News & Events
Student studies pesticide effects with flight simulator
Rachel Parkinson (right) and Professor Jack Gray (left) use a “video game” to study pesticide effects on insects.
By Federica Giannelli and Lee Bonham
This article first ran as part of the 2016 Young Innovators series, an initiative of the U of S Research Profile and Impact office in partnership with the Saskatoon StarPhoenix.
Virtual reality consoles are a big deal in gaming, but they could also be the next breakthrough in biology research.
Rachel Parkinson, a University of Saskatchewan biology master’s student, is using a virtual reality flight simulator to study how a nicotine-based pesticide, called imidacloprid, is affecting locusts even at non-fatal doses. This neonicotinoid pesticide is among the most commonly used in Canada.
“There is a lot of controversy over these pesticides,” said biology professor Jack Gray, Parkinson’s supervisor. “They are used on a large scale because they are considered safer than other pesticides, but many recent studies like Rachel’s show that it is more complicated.”
Parkinson’s results suggest that the pesticide may affect an insect’s ability to visually detect moving objects such as trees and predators, and possibly play a role in the bee “colony collapse disorder,” responsible for the deaths of millions of bees worldwide.
Gray said his long-time understanding of locusts’ vision and flight steering could be used to study the pesticide’s impact on at-risk pollinators such as bees, which have more complex social and flying behaviors. The results could have major impacts on agriculture.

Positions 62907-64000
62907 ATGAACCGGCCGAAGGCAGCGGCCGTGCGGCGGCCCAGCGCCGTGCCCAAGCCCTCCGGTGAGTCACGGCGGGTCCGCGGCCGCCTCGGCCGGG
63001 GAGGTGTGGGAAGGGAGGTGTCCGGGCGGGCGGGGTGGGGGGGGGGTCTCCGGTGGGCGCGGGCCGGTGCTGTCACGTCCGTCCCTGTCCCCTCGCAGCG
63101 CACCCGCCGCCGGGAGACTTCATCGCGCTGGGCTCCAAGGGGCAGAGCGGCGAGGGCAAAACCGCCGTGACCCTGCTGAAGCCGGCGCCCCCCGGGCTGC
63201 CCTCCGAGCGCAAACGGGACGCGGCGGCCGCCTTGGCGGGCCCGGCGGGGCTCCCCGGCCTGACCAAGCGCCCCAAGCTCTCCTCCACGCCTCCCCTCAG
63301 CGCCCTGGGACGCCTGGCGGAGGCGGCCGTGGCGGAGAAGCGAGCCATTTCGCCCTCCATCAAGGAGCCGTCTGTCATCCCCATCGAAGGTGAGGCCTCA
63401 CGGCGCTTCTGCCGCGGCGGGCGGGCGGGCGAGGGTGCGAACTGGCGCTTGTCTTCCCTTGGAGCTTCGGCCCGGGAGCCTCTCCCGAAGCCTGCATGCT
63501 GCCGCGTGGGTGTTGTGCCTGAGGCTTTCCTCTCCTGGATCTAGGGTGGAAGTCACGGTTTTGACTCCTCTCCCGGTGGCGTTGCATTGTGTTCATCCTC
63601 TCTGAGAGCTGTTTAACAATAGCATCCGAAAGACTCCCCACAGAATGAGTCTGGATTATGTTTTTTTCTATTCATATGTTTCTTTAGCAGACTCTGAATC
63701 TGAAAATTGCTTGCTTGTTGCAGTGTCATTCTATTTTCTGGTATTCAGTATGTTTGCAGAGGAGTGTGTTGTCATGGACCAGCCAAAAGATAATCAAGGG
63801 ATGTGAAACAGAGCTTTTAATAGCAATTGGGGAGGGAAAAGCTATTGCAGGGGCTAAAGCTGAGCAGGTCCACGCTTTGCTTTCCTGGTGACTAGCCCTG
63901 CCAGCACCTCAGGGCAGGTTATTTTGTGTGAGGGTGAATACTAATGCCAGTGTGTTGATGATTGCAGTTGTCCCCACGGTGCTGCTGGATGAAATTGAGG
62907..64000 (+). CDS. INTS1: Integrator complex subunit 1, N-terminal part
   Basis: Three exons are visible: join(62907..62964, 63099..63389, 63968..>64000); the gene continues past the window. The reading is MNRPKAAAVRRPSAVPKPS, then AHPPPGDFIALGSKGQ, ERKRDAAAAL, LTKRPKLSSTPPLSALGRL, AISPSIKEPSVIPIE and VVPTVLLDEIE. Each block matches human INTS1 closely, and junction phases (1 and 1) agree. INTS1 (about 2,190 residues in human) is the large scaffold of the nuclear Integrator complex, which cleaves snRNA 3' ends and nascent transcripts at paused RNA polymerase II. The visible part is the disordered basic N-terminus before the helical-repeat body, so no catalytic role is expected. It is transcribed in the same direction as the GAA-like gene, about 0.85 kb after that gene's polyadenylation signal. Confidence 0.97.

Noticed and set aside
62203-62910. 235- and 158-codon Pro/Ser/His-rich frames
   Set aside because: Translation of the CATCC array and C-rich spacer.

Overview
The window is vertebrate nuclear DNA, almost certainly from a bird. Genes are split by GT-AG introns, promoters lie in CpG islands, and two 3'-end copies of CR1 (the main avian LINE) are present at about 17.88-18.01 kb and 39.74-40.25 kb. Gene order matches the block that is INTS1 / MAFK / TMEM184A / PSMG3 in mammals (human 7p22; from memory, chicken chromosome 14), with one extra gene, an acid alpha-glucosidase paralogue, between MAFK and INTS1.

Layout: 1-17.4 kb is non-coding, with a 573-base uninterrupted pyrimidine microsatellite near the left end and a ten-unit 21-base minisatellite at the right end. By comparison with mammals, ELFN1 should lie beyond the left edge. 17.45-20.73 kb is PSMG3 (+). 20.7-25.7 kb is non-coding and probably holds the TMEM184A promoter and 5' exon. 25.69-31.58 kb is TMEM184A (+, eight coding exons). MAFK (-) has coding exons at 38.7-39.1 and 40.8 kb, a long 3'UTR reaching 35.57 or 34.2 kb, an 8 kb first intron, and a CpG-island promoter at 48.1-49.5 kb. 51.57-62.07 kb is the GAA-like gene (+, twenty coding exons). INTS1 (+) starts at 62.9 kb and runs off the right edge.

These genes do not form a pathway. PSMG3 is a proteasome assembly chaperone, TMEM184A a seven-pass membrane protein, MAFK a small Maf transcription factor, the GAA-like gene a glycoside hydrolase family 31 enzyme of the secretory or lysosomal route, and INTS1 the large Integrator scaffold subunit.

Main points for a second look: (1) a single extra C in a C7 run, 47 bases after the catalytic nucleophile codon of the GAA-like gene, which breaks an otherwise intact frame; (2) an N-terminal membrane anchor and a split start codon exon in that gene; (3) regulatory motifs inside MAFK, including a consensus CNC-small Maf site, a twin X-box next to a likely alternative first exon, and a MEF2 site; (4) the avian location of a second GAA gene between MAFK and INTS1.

Gray’s flight simulator is like a video game for insects. The device has allowed Parkinson to study changes in the locusts’ ability to detect and visualize objects when they are dosed with the pesticide.
“I thought how I could get a 3D, immersive environment that an insect could move through, and I said, well, a video game!” said Gray.
During his post-doctorate in Tucson, Arizona, Gray modelled the simulator’s software after the 1995 video game Descent, a space ship shoot-em’-up and an early precursor to 3D gaming.
The simulator works much like old rear projection televisions, but instead of a flat screen, images are projected onto a curved dome that sits in front of a tethered locust.
Once the locust is in the simulator, images of looming objects and trees are projected onto the dome, immersing the insect in a virtual world that it can “move through” and “explore.”
By using a small electrode in the insect’s thorax, Parkinson measured the electrical signals directly from a neuron in the insect’s nervous system that detects visual motion and controls flight.
In locusts treated with the pesticide their reaction time slows down, impairing their ability to avoid objects for as long as one day after treatment, she said.
“This is a serious problem,” said Parkinson. “Locusts’ behavior seem to be affected by the pesticide, even at very low doses.”
Gray said now he would be interested in testing the pesticide’s effects on bees using non-fatal doses.
“We don’t have as much information about bees’ ability to detect and avoid moving objects in motion as we do for locusts,” said Gray. “But if we applied our previous research using the same techniques, we could do similar experiments on bees.”
Funded by the U of S and the federal agency NSERC, Parkinson has presented her findings at conferences across the world.
Statement from the College of Arts & Science on Reconciliation, Decolonization and Indigenization at the University of Saskatchewan
Posted on 2018-03-13
The College of Arts & Science is publicly reaffirming its commitment to reconciliation efforts and to supporting Indigenous students
Touchscreen menu innovation faster, simpler
Posted on 2018-03-12
In a world where people learn how to use iPads before they learn to walk, finding simpler ways to interact with touch devices is a must
Hope, shipped to your door
Posted on 2018-03-09
Third-year women and gender studies student Shawn Clouthier created Courage Box, a subscription service to support mental health
From South America to Saskatoon
Posted on 2018-03-09
She hasn’t even officially started her own career yet, but Mayra Samaniego is already working on two different continents to inspire the next generation of young women in the field of computer science
Social media's incorrect astronomy assertions
Posted on 2018-03-08
Why critical thinking and facts are important in the 21st century